Turn the clock back to seven months ago, and I’m sitting outside in Antigua, drinking Diet Cokes with Jamie, taking a break in between trips into a village in Guatemala where kids run around barefoot and moms cook dinner in a pot on an open fire. I had read about Jamie’s trip to Cambodia a couple of months before, and had followed along on Facebook. She had traveled with The Exodus Road to see what they’re doing to fight human trafficking and sex slavery. Her post was a hard read. While we’re sitting, I ask her about it. She tells me more than what she had shared on her blog.
Turn the clock back to ten years ago, and I’m at a benefit concert watching a friend’s band take the stage. The night’s proceeds go to benefit Love146 (then called another name), a non-profit organization – like The Exodus Road – committed to ending human trafficking. After the set ended, my friend (now my husband) hopped off the stage and a man took the microphone and told us that young girls are bought and sold, lined up in a room, identified by the numbers pinned to their dresses, where they can be purchased the way one purchases a meal at a fast food restaurant.
Pick up a paper today or do a quick google search on human trafficking and you’ll see that slavery is still alive and well. If you’re new here, click on my about page. There’s a photo of me there. I’m twice the age of some of the prostitutes in cities in SE Asia. I’m more than three times the age some children are sold by their families in order to pay off outstanding debts – or feed their other children.
Jamie’s going back to SE Asia with The Exodus Road, and this time, I’m going, too, along with Kristen Howerton (Rage Against the Minivan) and Heather Armstrong (Dooce). As Jamie put it: It’s gonna be like the most awesome week long squeally girls getaway ever! (Except, like, the exact opposite. Because slavery, butt-sweat, warm light beer, and trolling for underage prostitutes in a blacked out rental car are not my idea of an awesome girls getaway.)
Trips like this don’t happen without people asking good, hard questions. Why not do this in the US? Why not save the money spent on airfare and just put it towards the efforts? These questions are good ones (stay tuned for answers). I don’t want to go to SE Asia and slap a photo of a prostitute on my blog and call it a day. I don’t want to be the suburban church youth group member wearing new Nikes, pretending I have the skills to build a house in the Dominican, and going home feeling *omg super blessed* because I don’t have to walk around on a dirt floor. I don’t want to write poverty porn with a link-baiting title.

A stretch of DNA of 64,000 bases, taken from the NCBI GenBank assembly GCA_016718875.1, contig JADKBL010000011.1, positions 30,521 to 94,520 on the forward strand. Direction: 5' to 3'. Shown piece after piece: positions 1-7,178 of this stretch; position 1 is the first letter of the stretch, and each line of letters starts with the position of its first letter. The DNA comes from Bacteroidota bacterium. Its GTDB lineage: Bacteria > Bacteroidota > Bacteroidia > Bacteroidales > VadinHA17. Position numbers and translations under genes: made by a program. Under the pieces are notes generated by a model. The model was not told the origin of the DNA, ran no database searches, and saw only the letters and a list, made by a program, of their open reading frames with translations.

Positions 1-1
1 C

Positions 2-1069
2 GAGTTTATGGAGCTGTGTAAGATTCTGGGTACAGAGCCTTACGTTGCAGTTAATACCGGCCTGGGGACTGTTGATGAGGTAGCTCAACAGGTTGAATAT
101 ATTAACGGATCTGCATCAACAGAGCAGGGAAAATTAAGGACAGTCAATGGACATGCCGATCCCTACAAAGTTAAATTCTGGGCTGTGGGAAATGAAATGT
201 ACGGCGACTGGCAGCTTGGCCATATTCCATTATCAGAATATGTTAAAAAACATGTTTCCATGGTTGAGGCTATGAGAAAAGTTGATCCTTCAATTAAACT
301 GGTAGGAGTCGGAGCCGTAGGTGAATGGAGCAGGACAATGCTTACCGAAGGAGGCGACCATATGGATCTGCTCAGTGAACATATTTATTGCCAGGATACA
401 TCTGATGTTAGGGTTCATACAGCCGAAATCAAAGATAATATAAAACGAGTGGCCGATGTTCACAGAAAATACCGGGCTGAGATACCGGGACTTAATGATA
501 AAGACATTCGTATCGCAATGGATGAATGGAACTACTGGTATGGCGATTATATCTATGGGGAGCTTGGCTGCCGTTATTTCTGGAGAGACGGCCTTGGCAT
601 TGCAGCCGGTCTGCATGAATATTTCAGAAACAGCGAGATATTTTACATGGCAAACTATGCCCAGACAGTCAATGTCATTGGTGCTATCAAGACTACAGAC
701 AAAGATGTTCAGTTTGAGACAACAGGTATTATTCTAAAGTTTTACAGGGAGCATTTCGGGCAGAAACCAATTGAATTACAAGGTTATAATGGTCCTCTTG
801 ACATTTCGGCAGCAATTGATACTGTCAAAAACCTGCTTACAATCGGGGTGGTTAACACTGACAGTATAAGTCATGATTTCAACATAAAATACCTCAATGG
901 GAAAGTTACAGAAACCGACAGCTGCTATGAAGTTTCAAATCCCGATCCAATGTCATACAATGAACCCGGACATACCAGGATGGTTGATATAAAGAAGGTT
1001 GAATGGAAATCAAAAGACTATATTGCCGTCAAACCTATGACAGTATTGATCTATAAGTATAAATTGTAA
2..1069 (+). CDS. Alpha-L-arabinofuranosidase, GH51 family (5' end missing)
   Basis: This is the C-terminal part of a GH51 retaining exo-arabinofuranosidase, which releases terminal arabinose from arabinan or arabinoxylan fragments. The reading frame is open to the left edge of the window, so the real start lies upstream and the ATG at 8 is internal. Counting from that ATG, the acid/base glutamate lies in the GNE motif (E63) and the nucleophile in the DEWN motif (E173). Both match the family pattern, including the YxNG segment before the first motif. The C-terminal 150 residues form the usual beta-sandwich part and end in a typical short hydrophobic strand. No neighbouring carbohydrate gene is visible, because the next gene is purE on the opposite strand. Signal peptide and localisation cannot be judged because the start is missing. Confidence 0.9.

There’s a way to do this effectively, with dignity and grace. There’s a way to raise awareness or call attention to a concern without posting my bra color as my Facebook status or writing sensational titles fit for an Upworthy article. Four bloggers went to a brothel in SE Asia, and you won’t believe what happened next! There’s a way to make a real, tangible difference in the lives of many.
I hope I don’t let you down. I’ve sweated over this post, to be honest. This website is full of stick figures and GIFs and pop culture references, and then somehow now we’re also talking about social justice. I’m inconsistent. But, I feel like everything I do on this blog serves some sort of good. If it makes you laugh or shares an experience or teaches you something or even entertains you for five minutes, I think those are good things. Even if the blog post does nothing for you, usually the comments (full of great insights or lols) will redeem it. If I can use this space to raise awareness about some real evils going on in this world, I want to. With dignity and grace and sensitivity. This isn’t a game. I want to do it right.
Stay with me (please).
I also suspect that I may be the only extreme-hugger on the trip.
“Compassion asks us to go where it hurts, to enter into the places of pain, to share in brokenness, fear, confusion, and anguish. Compassion challenges us to cry out with those in misery, to mourn with those who are lonely, to weep with those in tears. Compassion requires us to be weak with the weak, vulnerable with the vulnerable, and powerless with the powerless. Compassion means full immersion in the condition of being human.” – Henri Nouwen